McRefugees and the Cyber-Homeless

homeless-manWith rents for even the smallest quarters exceeding the equivalent of $1000 monthly, a relatively large number of working class people in Asia’s largest cities have become, essentially, homeless. Rather than being completely destitute, as many homeless are, a not inconsiderable number of these individuals earn enough to otherwise support themselves outside of being able to afford housing. To solve the problem of lack of funds for more traditional accommodations, many have turned to 24-hour establishments for a place to spend the night and catch a few Zs, including, in particular, McDonald’s and Manga cafes.

The McDonald’s crowd is particularly prevalent in China and Hong Kong, where they are sometimes called McRefugees or McSleepers; photographs of people slumped over in booths or on table tops, surrounded by the remains of their purchases, abound.

Some overnight businesses seem to encourage the practice – particularly as McSleepers tend to be consistent customers who otherwise cause no trouble. As a McDonald’s Hong Kong representative officially noted: “We welcome all walks of life to visit our restaurants any time.”

Hong Kong is a particular difficult place to find affordable housing, as between 2008 and 2015 prices have grown by 130%. Today, according to Expatistan, rent for a 480 square foot studio costs between HK$22,867 and HK$15,150 (roughly $1900 and $3000) a month.

In 2015, Hong Kong was estimated to have around 1,000 McRefugees, though it’s noted that official government numbers here are likely massively underestimating the extent of the problem. On that note, the working homeless situation came to the forefront that year with reports that a middle-aged woman lay dead in a McDonald’s for seven hours before anyone bothered to check on her; employees thought she was sleeping.

Tokyo has a similar issue with monthly rent for a similarly small studio ranging from ¥96,000 to ¥185,000 (about $850-$1640). However, the reports from Japan are ever so slightly less disheartening, as it appears that its working homeless have cobbled together a somewhat more comfortable combination of all night businesses in which to sleep. In fact, as far back as 2007, it was reported that approximately 5,400 Tokyo residents spent at least half of their weeks staying in internet cafes; more recently, Manga Cafes (so named due to the addition of extensive manga libraries on the premises) have become very popular.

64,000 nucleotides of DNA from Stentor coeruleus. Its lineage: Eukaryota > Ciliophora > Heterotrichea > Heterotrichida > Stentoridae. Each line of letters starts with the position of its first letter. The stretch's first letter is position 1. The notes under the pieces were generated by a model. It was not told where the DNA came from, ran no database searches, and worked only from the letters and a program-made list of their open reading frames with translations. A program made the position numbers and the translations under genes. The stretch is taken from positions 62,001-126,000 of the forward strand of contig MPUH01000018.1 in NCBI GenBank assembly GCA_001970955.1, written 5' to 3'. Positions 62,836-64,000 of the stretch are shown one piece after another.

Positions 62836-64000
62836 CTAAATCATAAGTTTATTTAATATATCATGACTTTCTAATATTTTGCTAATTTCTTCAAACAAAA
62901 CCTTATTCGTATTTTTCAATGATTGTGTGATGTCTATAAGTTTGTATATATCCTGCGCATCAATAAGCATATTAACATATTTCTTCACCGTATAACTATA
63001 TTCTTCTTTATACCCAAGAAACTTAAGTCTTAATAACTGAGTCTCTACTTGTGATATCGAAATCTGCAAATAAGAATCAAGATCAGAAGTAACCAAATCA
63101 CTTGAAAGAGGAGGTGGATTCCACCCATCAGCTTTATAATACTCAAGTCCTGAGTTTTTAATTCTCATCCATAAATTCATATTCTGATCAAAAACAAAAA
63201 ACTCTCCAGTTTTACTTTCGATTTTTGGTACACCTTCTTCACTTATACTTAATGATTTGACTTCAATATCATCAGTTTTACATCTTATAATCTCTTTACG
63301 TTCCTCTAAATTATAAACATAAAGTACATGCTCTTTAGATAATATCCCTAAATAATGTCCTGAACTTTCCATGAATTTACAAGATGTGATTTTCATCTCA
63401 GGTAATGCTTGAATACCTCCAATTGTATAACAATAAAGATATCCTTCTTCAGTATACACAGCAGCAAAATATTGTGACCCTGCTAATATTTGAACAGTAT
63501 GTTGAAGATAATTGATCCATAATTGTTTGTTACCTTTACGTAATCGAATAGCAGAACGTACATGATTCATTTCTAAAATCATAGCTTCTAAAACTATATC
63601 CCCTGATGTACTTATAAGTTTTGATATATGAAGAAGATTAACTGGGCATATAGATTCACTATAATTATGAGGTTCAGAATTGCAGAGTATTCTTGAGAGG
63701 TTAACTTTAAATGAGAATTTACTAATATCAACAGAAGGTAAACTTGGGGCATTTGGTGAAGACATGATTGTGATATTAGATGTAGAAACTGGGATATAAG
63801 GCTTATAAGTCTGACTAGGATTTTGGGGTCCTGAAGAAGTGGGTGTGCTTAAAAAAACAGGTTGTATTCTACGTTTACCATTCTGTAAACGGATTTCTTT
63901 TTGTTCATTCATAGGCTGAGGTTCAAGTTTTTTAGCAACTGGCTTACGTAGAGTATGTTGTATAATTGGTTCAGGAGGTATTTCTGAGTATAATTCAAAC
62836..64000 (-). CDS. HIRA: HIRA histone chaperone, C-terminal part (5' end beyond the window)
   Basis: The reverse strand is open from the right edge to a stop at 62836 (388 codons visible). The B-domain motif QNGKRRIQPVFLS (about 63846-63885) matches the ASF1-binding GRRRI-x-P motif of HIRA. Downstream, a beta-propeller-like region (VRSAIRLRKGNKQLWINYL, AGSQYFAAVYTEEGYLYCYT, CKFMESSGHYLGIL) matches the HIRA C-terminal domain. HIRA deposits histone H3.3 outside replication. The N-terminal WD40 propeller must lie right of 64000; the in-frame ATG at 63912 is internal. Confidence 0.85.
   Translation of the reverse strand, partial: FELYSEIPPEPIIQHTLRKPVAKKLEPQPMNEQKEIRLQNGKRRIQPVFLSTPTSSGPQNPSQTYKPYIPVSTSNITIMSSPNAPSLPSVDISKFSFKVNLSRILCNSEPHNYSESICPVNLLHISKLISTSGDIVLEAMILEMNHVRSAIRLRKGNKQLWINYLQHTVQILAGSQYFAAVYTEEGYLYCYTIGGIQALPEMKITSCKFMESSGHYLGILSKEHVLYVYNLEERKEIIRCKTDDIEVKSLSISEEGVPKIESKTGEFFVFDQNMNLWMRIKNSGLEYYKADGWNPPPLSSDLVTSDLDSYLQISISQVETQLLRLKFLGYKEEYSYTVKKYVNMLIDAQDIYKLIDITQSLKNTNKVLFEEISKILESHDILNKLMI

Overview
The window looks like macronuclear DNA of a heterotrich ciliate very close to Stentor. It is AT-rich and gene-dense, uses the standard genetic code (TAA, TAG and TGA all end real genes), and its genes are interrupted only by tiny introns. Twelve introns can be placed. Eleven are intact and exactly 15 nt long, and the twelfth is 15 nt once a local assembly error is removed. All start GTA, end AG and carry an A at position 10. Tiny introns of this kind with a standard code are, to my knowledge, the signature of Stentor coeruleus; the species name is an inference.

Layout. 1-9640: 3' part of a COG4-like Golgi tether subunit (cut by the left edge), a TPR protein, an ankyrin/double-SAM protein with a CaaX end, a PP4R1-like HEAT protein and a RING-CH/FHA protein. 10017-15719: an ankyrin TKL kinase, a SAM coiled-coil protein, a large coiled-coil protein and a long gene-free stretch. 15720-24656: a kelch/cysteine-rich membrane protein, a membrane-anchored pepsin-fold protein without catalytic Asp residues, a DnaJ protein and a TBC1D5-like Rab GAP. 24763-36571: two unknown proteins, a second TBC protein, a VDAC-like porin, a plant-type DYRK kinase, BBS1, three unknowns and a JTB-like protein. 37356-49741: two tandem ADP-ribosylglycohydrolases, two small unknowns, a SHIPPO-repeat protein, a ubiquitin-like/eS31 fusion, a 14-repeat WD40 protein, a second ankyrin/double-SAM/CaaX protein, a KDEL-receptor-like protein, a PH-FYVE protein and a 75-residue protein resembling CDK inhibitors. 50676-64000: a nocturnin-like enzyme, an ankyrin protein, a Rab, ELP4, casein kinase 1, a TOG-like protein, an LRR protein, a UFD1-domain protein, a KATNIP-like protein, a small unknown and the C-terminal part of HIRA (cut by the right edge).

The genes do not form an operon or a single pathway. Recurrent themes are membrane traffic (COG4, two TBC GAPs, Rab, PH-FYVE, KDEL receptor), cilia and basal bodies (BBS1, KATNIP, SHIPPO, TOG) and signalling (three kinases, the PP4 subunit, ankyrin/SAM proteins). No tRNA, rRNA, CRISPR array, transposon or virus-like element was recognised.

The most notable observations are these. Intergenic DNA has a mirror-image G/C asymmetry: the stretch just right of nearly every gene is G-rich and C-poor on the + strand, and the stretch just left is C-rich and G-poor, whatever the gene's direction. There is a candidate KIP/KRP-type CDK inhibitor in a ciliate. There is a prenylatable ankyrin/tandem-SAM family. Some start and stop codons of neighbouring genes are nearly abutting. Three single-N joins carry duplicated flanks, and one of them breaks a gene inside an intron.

More comfortable than McDonald’s, at least, customers at manga cafes enjoy a private booth with a computer, unlimited internet, access to a DVD and manga library and a reclining, office-style chair. Soft drinks are usually provided for free, while food (generally of the greasy variety) is available to purchase at modest prices. For reference here, the fee for a cubicle in one of these establishments generally ranges from around ¥1400 to ¥2400 ($12-$21) for up to 12 hours.

capsule hotelAs you can imagine, however, sleeping in such accommodations isn’t exactly the most comfortable thing in the world and chronic back pain tends to be the name of the game for many of these individuals. For those who can splurge on occasion, however, to round out their weeks, some of these cyber-homeless rely on other reasonably priced all night services for a slightly more restful night’s sleep, such as capsule hotels. Not for the claustrophobic, for the equivalent of about ¥3000 to ¥6000 (roughly $25-$50) a night, at a capsule hotel the lodger receives an encapsulate bunk bed along with access to communal locker rooms and bathing facilities.

Another option Tokyo’s working homeless sometimes turn to are public baths, which can cost anywhere from a few hundred to a few thousand yen a night (roughly a few dollars to $40).

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Bonus Facts

  • Of course, working homelessness isn’t unique to Asia’s large cities. While solid statistics are hard to find, it is estimated that among America’s 3.5 million people who experience homelessness each year, about 25% of them are employed at the time. In New York City alone, it is estimated that 60,000 of its residents are homeless; many attribute this to a housing crisis fueled by gentrification and the loss of 150,000 rent-stabilized apartments. And of those who have homes, today more than 50% of NYC residents spend more than 1/3 of their incomes on rent, which averages in excess of $3,000 monthly.
  • Europe is also facing a growing homelessness problem. It is estimated that in Greece in 2017, 1.5% of the population is homeless (by comparison, in 2013 only 0.18% of Greeks were homeless – the same as the U.S.)
  • Similarly, other European countries are also seeing rapid increases in their homeless populations, with the number of families seeking temporary housing in London increasing by 50% since 2010, and youth homelessness in Copenhagen increasing by 75% since 2009. As with the problem in NYC, most blame the cost over-burden from a broken housing market (in Germany, 16% spend more than 40% of their incomes on housing).
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  • “not inconsiderable”, so – considerable then. Lose the double negatives.

    • I think there’s a subtlety of nuance intended there. I think that “considerable” is too strong a value; it implies “most” or “majority of” where the author may have intended to convey “some, but by no means all” In this instance, using double negatives dilutes the strength of the term, conveying a more nuanced impression of the numbers involved without looking like she was employing hyperbole.